Anonymous 10:05 AM  

Flappy -- So where you been at, troll? Sort of thought you were in the ICU, recovering from the thrashing you got when you insulted a big tough dude to his face. But, no, you only insult women and you only insult them from the safety of anonymous cyberspace. You're yellow to the core of course, like all bullies.

thefogman 1:54 PM  

I did the New Yorker puzzle today. I still can't figure the meaning of 8D Everything alternative: (ONION) other than when the word is used in the following context: "He sure knows his onions." But that seems like rather lame cluing to me. Anyone?

Bill Baker 11:35 AM  

9 down; "Down goes____!" 1973 Sports line, refers to Joe Frazier, the boxer. I can hear Howard Cossels voice, "Down......

Fred 7:12 PM  

Thanks to Rex for explaining what the point of this was. I saw quickly that the circled letters would spell "phantoms" and then finished the puzzle successfully, but didn't have a clue what "lost in the shuffle" referred to. and I still don't see how "phantoms" tie in with the title Ghosted, or with 69A. Extremely unsatisfying!

Fred 7:36 PM  

Several of the above comments are crude, do not add anything pertinent to the discussion, and should have been "moderated" (I hesitate to say "censored" in this time of heightened concern for First Amendment rights). We get enough of this sewage in today's "normal" political discourse. Do we need it in what should be a fun blog about a crossword puzzle? As disgusting as parents slugging it out at a little league game.

Truthteller 11:44 AM  

Hey, how can you rate this an "easy" puzzle, when you have so many errors at the end? What is your criterion for "easy"?

Burma Shave 2:36 PM  


ISEE those DARNED TEUTONS made a kerffufle:
They had THENERVE to make DEALS for a chance


rainforest 3:55 PM  

Hey, a second non-slog Sunday in a row! And this one was nice as well as clever. I figured out the theme at TASTE TEST and confirmed it by checking the previous two themers. This was helpful for a couple others. I spelled out PHANTOMS but didn't get the relevance until I came here.

Flat-out guess of the B for BADU (who?) only because nADU didn't sound "right".

Overall medium, I guess, but the bottom half gave me more problems than the top half. I thought the fill was consistently fine, with no grimace-inducing answers.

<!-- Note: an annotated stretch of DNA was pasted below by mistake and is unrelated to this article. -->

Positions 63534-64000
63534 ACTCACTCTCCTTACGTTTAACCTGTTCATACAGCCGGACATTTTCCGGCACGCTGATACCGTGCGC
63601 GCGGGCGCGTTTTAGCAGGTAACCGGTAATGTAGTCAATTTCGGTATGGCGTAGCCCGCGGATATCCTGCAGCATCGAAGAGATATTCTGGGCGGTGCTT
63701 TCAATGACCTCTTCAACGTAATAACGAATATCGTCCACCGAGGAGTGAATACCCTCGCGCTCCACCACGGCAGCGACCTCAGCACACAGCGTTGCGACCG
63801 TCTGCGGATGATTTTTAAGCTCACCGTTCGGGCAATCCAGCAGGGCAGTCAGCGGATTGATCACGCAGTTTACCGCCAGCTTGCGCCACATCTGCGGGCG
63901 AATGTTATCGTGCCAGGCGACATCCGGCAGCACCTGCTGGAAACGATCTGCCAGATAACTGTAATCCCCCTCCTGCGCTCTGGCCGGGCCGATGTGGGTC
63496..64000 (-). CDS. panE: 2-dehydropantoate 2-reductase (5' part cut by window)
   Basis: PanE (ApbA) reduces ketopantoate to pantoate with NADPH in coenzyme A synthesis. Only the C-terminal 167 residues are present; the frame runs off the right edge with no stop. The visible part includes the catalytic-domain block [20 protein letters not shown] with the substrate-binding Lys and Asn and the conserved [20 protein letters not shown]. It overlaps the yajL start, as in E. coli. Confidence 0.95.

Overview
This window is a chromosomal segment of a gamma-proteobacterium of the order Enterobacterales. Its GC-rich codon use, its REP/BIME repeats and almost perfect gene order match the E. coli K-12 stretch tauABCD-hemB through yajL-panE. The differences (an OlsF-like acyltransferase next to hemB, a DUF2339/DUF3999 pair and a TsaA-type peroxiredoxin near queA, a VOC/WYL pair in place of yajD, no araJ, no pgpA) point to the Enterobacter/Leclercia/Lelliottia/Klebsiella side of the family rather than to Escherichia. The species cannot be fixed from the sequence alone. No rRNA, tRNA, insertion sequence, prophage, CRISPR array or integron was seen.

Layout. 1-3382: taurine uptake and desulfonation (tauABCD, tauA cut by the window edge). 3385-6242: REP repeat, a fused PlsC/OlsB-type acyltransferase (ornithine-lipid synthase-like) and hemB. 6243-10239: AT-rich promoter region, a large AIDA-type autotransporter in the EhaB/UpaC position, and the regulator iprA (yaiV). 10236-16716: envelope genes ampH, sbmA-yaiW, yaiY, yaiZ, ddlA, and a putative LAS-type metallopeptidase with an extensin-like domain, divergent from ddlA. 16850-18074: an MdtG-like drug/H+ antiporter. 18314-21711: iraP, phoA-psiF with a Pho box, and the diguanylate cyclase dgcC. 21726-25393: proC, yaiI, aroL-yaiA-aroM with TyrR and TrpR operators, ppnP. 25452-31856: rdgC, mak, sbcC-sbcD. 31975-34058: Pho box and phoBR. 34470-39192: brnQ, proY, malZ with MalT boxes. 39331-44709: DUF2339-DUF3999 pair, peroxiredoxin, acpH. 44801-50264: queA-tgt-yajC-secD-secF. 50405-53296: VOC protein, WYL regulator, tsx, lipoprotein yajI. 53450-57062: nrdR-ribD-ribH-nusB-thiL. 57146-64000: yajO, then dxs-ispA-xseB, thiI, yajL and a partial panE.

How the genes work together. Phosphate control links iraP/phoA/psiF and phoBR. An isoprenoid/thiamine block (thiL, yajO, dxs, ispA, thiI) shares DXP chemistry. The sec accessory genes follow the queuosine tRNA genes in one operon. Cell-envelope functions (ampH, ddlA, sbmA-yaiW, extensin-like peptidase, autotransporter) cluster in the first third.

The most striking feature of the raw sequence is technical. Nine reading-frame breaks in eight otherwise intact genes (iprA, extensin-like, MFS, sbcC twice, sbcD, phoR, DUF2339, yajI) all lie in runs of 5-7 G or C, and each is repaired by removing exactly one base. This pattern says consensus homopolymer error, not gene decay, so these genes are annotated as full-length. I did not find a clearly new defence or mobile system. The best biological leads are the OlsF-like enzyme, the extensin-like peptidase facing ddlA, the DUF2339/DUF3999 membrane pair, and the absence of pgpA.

Now I gotta go watch Tiger find a way to come close once again.

Diana,LIW 4:11 PM  

The theme was way more clever by half than I was. I came soooo close to finishing, it outta count for something. At least a brass ring, if not BRASSBARS.

BADU/BBCARABIC was my downfall Natick, along with the elusive HEARTRATE. Doesn't say "beat" generation until you really, really think about it. It's Sunday - not sure I can really, really think. Even after sussing out a lot of unknown PPPs.

Close enough for jazz, my band director used to say. (Some say "for government work.")

Diana, Lady-in-Waiting for Crosswords

rondo 6:33 PM  

Did not have a clue nor a care about the theme. Anagrams minus one. Huh. Yeah baby Erykah BADU a gimme in part for her appearance as a voodoo queen in Blues Brothers 2000, which was nowhere near as good as the original.

This puz was all over the map with SENEGAL FRANCE ITALY and ESTONIA.

MTV was very, very good for BANANARAMA. A well deserved triple yeah baby to them.

To tell you the truth, I found this pus pretty DARNED dull.

AnonymousPVX 7:36 PM  

BADU/BBCARABIC Got me as well, I guessed N and guessed wrong.

leftcoastTAM 9:16 PM  

Was watching Tiger's charge while working on the puzzle. Got the PHANTOM/"Ghosted" theme early enough, but the second word anagram escaped me.

Got hung up in the SE:

Wanted gAH instead of BAH, which is a bit mild for "Horrible!" clue. BADU, BBCARABIC, and BANANARAMA were unknowns. BARS in the BRASSBARS are "rustproof rails"?

Tiger's on his way back! Good for him!

Phillip Blackerby 9:16 PM  

Thank you.

Anonymous 1:34 PM  

Everything v. Onion — bagel toppings